NewsLocal News / January 15, 2019

After Noblesville Shooting Lawmakers Consider Changes To Attempted Murder Law

Current state statute does not allow 12- and 13-year-olds charged with attempted murder to be sent to adult court – Indiana lawmakers introduced a bill to change that. Noblesville West Middle School, Jason Seaman, Indiana Senate, juvenile justice2019-01-15T00:00:00-05:00
After Noblesville Shooting Lawmakers Consider Changes To Attempted Murder Law

Jason Seaman, despite being shot multiple times, was able to disarm the 13-year-old shooter. At the senate committee Tuesday, he said his colleagues and students are still affected from last year's shooting.

Lauren Chapman

Current state statute does not allow 12- and 13-year-olds charged with attempted murder to be sent to adult court – on Tuesday Indiana lawmakers introduced a bill that would change that.

The bill was filed, in part, as a response to last year’s shooting at Noblesville West Middle School where a student shot a teacher and classmate. 

In November, the 13-year-old confessed to 11 counts, including attempted murder. Under Indiana law, he was too young to be waived to adult court – if one year older, however, he could have been charged as an adult.

The judge gave the boy the harshest available disposition – similar to sentencing. The boy could be released from a juvenile facility at 18, or possibly sooner if he completes mandated programming. 

This bill would essentially allow for harsher sentences in cases like these. It would also give prosecutors and judges the option to waive the case to adult court if they feel it's in the child and community's best interest.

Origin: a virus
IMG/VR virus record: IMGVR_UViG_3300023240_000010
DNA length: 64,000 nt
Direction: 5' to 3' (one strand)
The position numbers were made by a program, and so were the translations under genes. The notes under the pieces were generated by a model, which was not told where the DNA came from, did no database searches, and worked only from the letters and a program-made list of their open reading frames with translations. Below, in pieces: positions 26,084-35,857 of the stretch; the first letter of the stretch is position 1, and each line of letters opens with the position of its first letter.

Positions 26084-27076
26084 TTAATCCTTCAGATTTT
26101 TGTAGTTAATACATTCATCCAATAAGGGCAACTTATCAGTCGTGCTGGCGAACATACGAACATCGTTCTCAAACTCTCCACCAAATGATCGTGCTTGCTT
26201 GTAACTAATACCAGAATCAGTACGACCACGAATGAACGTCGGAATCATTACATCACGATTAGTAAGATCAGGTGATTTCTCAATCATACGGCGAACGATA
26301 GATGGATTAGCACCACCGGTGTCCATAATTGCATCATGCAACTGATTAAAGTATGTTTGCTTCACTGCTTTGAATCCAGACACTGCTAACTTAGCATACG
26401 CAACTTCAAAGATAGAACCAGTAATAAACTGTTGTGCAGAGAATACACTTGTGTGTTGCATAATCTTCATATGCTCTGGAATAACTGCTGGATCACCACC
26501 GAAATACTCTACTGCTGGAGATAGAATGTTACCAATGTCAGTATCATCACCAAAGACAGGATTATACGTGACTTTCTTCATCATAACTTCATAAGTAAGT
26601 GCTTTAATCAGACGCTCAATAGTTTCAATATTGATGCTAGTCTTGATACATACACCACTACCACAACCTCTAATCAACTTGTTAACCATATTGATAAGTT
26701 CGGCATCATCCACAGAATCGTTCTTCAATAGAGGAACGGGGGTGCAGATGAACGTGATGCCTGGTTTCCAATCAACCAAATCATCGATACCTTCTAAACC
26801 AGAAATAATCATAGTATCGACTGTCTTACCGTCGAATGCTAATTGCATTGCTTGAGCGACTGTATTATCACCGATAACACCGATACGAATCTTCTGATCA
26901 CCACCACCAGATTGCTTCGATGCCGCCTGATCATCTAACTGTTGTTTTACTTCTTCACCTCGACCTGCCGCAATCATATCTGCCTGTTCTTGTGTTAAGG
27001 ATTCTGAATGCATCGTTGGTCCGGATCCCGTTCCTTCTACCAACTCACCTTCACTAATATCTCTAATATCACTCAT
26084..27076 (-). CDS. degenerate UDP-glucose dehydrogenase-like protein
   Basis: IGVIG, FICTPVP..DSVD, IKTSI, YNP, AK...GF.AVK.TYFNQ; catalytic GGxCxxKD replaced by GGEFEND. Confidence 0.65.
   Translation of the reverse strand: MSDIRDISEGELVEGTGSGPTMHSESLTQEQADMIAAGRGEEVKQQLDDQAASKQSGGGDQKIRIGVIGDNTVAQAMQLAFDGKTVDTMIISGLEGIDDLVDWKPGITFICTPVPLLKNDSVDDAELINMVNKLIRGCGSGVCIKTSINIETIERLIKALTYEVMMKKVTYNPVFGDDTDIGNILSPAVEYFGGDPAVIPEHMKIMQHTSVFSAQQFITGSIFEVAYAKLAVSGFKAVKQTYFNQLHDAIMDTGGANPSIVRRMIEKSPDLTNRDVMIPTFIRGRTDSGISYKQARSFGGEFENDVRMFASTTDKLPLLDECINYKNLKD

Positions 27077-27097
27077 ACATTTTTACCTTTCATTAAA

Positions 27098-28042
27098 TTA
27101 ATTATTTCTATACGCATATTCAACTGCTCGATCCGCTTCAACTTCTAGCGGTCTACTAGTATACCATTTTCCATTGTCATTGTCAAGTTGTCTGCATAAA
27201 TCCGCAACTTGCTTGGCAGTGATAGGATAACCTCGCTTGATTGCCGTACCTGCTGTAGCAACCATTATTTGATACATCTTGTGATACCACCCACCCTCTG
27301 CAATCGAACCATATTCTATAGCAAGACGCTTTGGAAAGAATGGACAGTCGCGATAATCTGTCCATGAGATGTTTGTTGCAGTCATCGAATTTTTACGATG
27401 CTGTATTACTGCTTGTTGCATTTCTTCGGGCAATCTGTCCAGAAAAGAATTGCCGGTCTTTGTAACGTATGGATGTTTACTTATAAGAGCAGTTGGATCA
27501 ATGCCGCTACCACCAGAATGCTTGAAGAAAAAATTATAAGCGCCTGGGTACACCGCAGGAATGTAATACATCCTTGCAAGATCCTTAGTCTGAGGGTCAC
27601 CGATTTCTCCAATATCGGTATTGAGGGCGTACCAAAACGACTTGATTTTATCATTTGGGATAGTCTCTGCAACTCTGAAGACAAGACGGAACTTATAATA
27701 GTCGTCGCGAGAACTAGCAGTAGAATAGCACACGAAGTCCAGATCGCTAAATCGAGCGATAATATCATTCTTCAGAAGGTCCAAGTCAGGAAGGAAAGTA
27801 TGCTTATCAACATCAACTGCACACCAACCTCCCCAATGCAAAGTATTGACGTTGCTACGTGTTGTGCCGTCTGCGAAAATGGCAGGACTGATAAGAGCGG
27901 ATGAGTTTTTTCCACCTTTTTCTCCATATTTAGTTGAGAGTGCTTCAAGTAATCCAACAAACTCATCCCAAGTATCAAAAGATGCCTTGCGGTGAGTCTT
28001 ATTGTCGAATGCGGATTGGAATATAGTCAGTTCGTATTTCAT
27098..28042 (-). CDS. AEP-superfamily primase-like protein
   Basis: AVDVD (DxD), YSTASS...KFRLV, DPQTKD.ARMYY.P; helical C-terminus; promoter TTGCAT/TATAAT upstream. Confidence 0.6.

Teacher Jason Seaman, who tackled the shooter and was shot three times, testified in support of the bill. He says he still suffers physical pain and feels justice was not served.

"My pain and suffering will withstand long before the person who shot me will have his freedom and his ability to be out in public again," Seaman says. 

Ella Whistler, the classmate shot seven times, will never fully recover from her injuries. Her father, Cory Whistler also spoke in support of the bill. 

"A big thing for my daughter, and every now and then she still talks about, is when he gets out he’s going to come back after her," Cory Whistler says. 

Some who oppose the bill say children can be rehabilitated and should stay in the juvenile system, which is more tailored towards mental health programs and families.

The bill includes an amendment that would prevent released juveniles from buying a gun until they are at least 26-years-old.

 

 

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